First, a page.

This article needs additional citations for verification . (May 2009) (Learn how and when to remove this template message)
|Part of the Irish War of Independence|
|Irish Republic||United Kingdom|
|Commanders and leaders|
|Tom Barry||Lieut. William Alfred Dixon †|
| Irish Republican Army |
(3rd Cork Brigade)
| British Army |
|Casualties and losses|
|none|| 3 dead, 4 wounded|
6 captured. IRA sources, 5 dead 4 wounded, 6 captured
The Tooreen ambush (also spelt Toureen) was an ambush carried out by the Irish Republican Army (IRA) on 22 October 1920, during the Irish War of Independence. It took place near Roberts Farm, Tooreen, near Ballinhassig in County Cork.The IRA ambushed two lorries of British soldiers, killing three and wounding four. The British surrendered and their weapons and ammunition were seized by the IRA. Later that night, British soldiers went on a rampage in nearby Bandon.
Up until the ambush the 3rd Cork Brigade had not before engaged the British troops stationed in County Cork in a proper battle. The Brigade had finished its training and to get it ready for combat it had to get in an engagement with the British soldiers.
The Essex Regiment of the British Army was deployed to West Cork and had a reputation for violently raiding the houses throughout the countryside and arresting people believed to be IRA volunteers. They were also alleged to have tortured their prisoners in order to get information on the whereabouts of the flying columns, so this made them a despised enemy to the West Cork IRA.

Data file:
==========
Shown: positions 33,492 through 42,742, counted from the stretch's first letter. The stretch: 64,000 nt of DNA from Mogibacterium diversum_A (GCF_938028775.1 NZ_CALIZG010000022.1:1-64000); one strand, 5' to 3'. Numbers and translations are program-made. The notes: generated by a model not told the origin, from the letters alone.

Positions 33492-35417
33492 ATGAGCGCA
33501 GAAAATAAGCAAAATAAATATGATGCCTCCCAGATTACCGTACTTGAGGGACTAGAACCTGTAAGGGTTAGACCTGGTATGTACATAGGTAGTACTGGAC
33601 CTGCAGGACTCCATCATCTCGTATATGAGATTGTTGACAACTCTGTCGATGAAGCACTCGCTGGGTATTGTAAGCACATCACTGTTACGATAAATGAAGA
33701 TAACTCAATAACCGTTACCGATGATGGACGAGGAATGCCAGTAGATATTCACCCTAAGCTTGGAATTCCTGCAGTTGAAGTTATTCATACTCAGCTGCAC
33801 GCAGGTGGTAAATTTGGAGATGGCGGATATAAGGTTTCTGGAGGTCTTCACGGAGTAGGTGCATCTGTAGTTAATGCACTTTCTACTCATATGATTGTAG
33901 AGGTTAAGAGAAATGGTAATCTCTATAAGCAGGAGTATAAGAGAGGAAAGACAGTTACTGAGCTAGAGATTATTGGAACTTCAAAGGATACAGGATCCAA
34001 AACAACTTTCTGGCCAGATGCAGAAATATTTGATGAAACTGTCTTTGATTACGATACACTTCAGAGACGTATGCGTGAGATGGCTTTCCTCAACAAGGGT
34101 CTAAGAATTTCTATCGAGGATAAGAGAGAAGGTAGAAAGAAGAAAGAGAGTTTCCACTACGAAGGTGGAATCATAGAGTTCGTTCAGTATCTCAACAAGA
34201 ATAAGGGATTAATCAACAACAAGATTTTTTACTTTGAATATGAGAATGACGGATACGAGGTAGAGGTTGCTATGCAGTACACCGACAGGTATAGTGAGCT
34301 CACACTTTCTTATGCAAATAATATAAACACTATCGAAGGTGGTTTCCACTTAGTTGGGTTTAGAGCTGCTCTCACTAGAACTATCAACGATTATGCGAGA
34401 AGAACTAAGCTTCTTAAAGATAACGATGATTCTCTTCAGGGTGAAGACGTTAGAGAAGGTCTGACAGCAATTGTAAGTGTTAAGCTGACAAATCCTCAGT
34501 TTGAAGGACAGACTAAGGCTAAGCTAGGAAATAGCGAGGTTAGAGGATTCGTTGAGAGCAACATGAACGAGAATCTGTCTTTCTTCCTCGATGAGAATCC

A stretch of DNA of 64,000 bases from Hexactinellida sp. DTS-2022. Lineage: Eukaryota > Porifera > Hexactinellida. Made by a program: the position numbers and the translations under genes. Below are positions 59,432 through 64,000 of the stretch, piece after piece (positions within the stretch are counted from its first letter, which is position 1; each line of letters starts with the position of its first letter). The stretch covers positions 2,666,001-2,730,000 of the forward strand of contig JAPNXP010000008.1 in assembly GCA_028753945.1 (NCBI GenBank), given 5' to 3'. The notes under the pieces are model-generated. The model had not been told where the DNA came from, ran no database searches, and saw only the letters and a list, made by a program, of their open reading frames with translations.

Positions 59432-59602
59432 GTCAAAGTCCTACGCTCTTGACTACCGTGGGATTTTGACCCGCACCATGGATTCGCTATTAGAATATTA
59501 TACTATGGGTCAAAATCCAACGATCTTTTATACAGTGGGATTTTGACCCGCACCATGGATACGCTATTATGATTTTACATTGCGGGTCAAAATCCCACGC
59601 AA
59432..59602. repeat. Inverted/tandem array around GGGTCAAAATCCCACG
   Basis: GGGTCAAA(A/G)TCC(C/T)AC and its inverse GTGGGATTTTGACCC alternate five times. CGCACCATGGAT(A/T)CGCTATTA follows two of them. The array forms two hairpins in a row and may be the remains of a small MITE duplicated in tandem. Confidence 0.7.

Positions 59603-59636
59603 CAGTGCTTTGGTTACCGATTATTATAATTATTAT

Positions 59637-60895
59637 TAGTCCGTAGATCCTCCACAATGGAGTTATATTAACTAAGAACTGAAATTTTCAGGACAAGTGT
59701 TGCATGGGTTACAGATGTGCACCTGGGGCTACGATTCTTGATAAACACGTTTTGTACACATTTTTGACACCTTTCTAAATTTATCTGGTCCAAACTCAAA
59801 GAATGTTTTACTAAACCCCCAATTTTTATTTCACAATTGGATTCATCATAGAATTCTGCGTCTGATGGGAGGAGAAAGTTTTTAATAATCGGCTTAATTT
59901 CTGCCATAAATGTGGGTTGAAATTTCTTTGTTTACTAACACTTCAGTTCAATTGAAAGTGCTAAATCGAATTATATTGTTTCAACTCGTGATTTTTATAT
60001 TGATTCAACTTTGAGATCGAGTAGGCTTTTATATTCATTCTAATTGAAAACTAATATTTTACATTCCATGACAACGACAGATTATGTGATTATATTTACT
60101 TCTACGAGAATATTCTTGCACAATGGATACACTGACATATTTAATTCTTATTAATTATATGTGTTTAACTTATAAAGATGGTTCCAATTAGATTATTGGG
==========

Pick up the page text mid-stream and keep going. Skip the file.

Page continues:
The Essex were known to travel on the road from Bandon to Cork City every morning and return in the evenings. The road went through the hamlet of Toureen which the Third West Cork Brigade was stationed at nearby and it was decided to ambush this column of the Essex Regiment as it made its way to Cork City.
Thirty-two ambushers, twenty-one being riflemen of the Third West Cork Brigade occupied ambush positions outside Toureen and lay in wait for the approaching Essex. The Essex normally went in two or three lorries to Cork City so the IRA placed a home-made mine on the road for use against them.
Scouts signalled the approach of two lorries which were coming down the road towards the ambush site. As the first lorry passed, the order to fire was given and a home-made three-pound bomb was thrown. The bomb landed inside the lorry but did not explode. The mine that was placed on the road also failed to detonate. As the volunteers opened fire, the second lorry stopped and the soldiers inside leaped out and returned fire, but the volunteers were hidden behind a large timber gate which gave them cover. The first lorry sped on to Cork Barracks and the men were found guilty of shameful desertion for not assisting the men in the second lorry (no evidence for this statement - at the inquest it was stated that this was as orders required). As the fight went on, the officer in command of the British troops, Captain Dixon, was shot in the head and killed as well as one of his men.